Tuesday, July 29, 2008

Butter Your Golf Swing

You've seen it, on very rare occasions, the golf swing that looks like it's just been buttered. The golf swing that appears effortless, lazy, great tempo, relaxed, unhurried, pretty, poetry in motion, EZ as pie . . . yet the ball explodes off the club face flying into the wild blue yonder.

How does this happen? Lets start with how it does NOT happen. As the golfer becomes older, he becomes more conservative, more cautious, more unsure, less confident. The result is, the swing becomes shorter, jerkier, choppier, lacks rhythm and tempo, and appears mechanical and thought driven. Flexibility goes in one direction . . . less and less flexible. The swing, inch by inch, becomes shorter both in the backswing and follow-through positions. Power is lost, distance is lost, any prettiness is lost, and economy of motion deteriorates.

On the other hand, the buttered swing is a big swing, a gorgeous swing, a swing that has all the time in the world to develop maximum clubhead speed and appears effortless.

Early swings of both Hogan and Snead were huge . . . way past level on the backswing and to a full, full, finish. Beautiful, effective swings especially among the ladies are full . . . they have to be to make up for their lack of strength compared to the male muscle power.

Take a look at Freddie Couples swing. Freddie is one of the longest hitters on the tour, yet his swing looks like he is "fixin" to fall asleep. Mr. Couples develops incredible clubhead speed because his backswing is "fully loaded," the gun is cocked, the spring is totally "wound up." Freddie swings past horizontal allowing his shoulders to follow his hands as he gathers power to "gradually" have the time to develop a down swing that is super fast . . . NOT hard. Take a tip from Freddie and make sure you really "wind up" so much so that your left shoulder actually points behind the ball on your backswing.
Jack Nicklaus, Bobby Jones, ViJay Singh, & some guy named Jim McLellan all thought that making sure the backswing was "clear back there" was key to an effective golf swing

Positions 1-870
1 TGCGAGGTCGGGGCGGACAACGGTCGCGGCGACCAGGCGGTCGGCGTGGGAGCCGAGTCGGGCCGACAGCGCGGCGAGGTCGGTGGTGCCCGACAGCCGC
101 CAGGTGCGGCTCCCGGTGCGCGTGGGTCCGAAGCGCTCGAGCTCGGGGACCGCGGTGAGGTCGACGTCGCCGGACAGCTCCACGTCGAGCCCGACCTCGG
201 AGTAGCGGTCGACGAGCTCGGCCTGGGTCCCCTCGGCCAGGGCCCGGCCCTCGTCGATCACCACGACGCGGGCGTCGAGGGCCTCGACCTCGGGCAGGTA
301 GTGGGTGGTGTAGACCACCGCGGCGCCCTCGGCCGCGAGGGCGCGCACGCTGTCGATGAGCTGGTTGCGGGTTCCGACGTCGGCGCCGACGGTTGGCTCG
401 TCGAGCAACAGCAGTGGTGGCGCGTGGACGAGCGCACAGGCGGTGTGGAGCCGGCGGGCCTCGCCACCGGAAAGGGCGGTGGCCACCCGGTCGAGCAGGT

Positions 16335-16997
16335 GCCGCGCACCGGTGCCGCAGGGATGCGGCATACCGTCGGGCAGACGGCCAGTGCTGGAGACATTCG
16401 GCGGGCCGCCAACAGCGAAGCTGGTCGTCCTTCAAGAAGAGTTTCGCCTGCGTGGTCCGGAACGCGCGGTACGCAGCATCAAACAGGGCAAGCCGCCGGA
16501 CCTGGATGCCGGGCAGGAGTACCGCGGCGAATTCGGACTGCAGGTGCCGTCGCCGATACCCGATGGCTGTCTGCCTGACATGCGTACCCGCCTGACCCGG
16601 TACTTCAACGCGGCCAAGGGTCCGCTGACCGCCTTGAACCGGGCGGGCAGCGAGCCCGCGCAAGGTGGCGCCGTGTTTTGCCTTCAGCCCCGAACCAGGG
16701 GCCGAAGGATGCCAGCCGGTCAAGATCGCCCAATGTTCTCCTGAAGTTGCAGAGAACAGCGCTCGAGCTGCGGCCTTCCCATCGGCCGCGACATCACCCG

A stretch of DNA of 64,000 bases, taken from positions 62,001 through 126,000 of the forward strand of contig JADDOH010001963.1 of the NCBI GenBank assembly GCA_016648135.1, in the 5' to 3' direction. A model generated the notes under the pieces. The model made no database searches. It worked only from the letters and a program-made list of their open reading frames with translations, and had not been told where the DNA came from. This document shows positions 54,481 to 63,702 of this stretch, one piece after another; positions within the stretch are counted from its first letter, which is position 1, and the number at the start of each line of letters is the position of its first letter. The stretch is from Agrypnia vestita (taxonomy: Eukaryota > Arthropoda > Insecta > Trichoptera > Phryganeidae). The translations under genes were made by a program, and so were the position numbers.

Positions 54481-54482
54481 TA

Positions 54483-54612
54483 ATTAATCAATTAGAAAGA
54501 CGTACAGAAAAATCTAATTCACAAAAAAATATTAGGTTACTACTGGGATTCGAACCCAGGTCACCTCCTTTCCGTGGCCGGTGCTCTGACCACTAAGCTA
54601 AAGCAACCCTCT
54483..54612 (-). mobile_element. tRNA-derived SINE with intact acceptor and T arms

You never hear me talk about body parts, unless it is where the hands go . . . BUT, if the swing is relaxed and the shoulders are not inhibited they will turn a great deal. This "torque" contributes a great deal to Freddie's power and tempo and will do wonders for yours as well.

When you practice, "without a ball," strive to swing way past level and way through to a full, full finish. The feeling will be that you have lost control of your swing and that you could never hit a ball with that big of a swing. Just the opposite will occur. The still head controls the swing and now that your fully "wound up"swing has time to develop all the speed it needs, your swing too, will look like it has just been freshly buttered. Pass the popcorn, please!

Jim McLellan

The AntiPro/The Maverick
Visit or Return to McGolf Home of the Perfect Golf Swing


Anonymous said...

Hi Jim,
Funny you mention that, as I just had the priviledge of following Fred Couples around for 9 holes on Sunday in the Canadian Open. He shot a 5 under 30 and was out-driving his much younger playing partner by a good 30 yards every hole. Needless to say, it was an impressive display of power and accuracy from a guy who really just seems to let his swing happen.
Steven S. from Canada

The Anti-Pro said...

Thanks, Steven, for your timely comment!



Unknown said...

I hear alot of golf instructors talking about how Couples does alot of things "wrong." So the next they do is break his swing down into parts and then golfers try to copy those "parts." I would bet my house that this isn't how he learned how to swing a golf club.

David Arbelaez

The Anti-Pro said...

David! I'll bet on your side. Anyone can go to (Youtube Fred Couples) and watch not only his fantastic tempo, but his still head. Does anyone what to disagree that a still head is key!?